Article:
• Certain industries, such as the farming industry and the real estate industry, are excluded from the limits and can fully deduct their interest expenses if they meet certain conditions.
  • Taxpayers will be able to carry forward any business interest that is not deductible in the subject tax year due to the application of these caps.

Ability to Use Cash Method of Accounting

The tax reform package allows taxpayers with average gross revenues of $25,000,000 or less over the prior three years to use the cash method of accounting.

Section 1031 Like-Kind Exchanges—Real Property Only

The tax reform legislation eliminates the ability to engage in Section 1031 like-kind exchanges for items of personal property (such as vehicles, airplanes, and equipment) or intangible property, but preserves the ability to engage in Section 1031 like-kind exchanges for real property.

Key Estate and Gift Tax Changes

Exemption Amount Doubled

The unified estate and gift tax exemption amount will be doubled to approximately $11,000,000 per person, which will be indexed based on inflation.

Key Retirement Plan Changes

No More Unwinding of Conversions to Roth IRA Status

Currently, an individual may convert a pre-tax IRA contribution to a post-tax Roth IRA by paying tax on the income converted to Roth IRA status. That individual also may unwind the conversion on or before the due date of the tax return filed for the year of conversion. The right to undo the conversion is most often exercised by taxpayers who convert from a traditional to a Roth IRA only to see the assets decline significantly in value. The tax reform legislation eliminates the ability of taxpayers to unwind conversions to a Roth IRA, effective as of January 1, 2018.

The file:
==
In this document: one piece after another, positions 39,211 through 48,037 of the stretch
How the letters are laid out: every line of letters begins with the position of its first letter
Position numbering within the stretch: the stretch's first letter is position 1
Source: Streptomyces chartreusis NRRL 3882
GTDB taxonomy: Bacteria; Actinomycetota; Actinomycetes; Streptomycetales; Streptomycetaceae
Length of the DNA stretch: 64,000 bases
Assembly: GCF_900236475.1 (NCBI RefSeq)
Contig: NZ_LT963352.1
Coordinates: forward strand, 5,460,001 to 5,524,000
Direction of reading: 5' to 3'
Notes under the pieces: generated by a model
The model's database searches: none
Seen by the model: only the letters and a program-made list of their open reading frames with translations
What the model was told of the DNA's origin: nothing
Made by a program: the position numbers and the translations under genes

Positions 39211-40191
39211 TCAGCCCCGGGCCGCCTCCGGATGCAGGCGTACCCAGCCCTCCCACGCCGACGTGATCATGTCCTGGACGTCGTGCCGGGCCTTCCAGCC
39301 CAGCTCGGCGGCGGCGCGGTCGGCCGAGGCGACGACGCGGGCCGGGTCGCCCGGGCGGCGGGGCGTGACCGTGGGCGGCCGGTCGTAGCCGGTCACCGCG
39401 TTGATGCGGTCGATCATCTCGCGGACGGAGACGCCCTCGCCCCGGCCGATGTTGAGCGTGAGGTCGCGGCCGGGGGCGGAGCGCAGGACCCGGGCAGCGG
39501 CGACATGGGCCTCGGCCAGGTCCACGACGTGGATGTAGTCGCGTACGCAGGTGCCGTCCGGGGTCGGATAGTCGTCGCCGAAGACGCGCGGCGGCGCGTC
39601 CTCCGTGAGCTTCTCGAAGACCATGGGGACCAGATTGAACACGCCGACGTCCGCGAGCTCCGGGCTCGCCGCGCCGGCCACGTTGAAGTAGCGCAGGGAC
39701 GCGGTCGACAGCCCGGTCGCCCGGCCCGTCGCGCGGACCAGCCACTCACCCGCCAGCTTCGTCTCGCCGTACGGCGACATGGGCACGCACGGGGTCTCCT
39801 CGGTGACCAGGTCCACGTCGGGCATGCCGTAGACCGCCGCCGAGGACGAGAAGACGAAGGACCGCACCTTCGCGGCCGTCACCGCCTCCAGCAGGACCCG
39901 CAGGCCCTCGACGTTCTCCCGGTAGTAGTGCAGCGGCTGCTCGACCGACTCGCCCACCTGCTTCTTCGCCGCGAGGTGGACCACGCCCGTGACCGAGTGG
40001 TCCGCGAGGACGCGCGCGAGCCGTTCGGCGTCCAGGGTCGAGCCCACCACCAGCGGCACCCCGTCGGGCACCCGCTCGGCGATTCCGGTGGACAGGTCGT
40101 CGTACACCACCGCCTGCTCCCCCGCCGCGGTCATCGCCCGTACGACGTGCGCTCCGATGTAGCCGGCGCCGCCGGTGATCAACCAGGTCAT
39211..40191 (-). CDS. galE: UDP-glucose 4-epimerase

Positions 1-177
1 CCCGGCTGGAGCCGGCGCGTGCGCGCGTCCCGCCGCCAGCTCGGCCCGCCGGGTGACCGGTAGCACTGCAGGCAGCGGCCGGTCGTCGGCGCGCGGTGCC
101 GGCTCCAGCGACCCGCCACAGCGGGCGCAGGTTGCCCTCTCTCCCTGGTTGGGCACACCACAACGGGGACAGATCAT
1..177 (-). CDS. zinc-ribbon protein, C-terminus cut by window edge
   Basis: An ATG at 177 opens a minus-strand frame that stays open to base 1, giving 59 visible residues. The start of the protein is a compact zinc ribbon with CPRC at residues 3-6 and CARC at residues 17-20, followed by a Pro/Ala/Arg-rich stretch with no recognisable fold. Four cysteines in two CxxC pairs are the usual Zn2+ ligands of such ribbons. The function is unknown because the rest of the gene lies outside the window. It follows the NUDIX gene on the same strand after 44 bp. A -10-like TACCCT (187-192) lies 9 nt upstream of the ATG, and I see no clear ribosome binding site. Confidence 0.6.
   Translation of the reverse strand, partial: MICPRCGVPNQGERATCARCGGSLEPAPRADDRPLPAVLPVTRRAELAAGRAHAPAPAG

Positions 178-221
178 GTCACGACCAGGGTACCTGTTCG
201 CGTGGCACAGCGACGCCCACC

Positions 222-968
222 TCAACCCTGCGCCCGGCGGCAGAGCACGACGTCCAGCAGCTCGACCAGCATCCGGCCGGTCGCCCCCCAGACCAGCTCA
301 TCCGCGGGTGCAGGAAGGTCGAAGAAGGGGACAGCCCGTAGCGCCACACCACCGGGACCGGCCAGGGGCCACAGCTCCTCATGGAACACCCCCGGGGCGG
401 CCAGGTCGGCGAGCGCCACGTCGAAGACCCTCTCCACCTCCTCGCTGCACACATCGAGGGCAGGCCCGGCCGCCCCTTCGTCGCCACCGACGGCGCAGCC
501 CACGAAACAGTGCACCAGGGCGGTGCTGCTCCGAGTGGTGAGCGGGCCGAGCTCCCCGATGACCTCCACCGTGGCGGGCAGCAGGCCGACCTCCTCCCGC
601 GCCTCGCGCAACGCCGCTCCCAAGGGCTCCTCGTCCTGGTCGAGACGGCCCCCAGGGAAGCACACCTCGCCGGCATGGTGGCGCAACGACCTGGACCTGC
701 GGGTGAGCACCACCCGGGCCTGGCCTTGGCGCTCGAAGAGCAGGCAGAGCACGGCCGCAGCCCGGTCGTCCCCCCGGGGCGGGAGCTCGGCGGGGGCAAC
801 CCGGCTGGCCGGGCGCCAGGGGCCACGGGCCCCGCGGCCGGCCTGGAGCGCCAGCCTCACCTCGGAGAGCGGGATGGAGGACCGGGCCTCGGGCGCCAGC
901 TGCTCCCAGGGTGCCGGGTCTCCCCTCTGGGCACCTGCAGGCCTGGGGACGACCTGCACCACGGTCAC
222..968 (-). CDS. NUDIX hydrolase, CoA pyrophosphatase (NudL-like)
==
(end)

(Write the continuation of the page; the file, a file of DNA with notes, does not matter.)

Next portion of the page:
No Significant Changes to Retirement Plans

The tax reform legislation does not affect to any great degree rules applicable to tax-qualified retirement plans or deferred compensation arrangements. Although several proposals regarding such plans were proposed as ways to increase revenues, they were eventually rejected.


We hope that this overview of the key provisions of the recently enacted tax reform package is helpful as you begin to analyze what the tax reform package means for you and your business. Members of Ward and Smith's Tax Practice Group are experienced in helping individuals, business owners, and managers engage in tax planning to ensure that transactions are structured in the most tax efficient manner.  The new tax reform package presents a number of new planning opportunities and over the coming months, our Tax Practice Group will provide additional commentary about these new planning opportunities.

© 2024 Ward and Smith, P.A. For further information regarding the issues described above, please contact Lee C. Hodge or Steven B. Long.

This article is not intended to give, and should not be relied upon for, legal advice in any particular circumstance or fact situation. No action should be taken in reliance upon the information contained in this article without obtaining the advice of an attorney.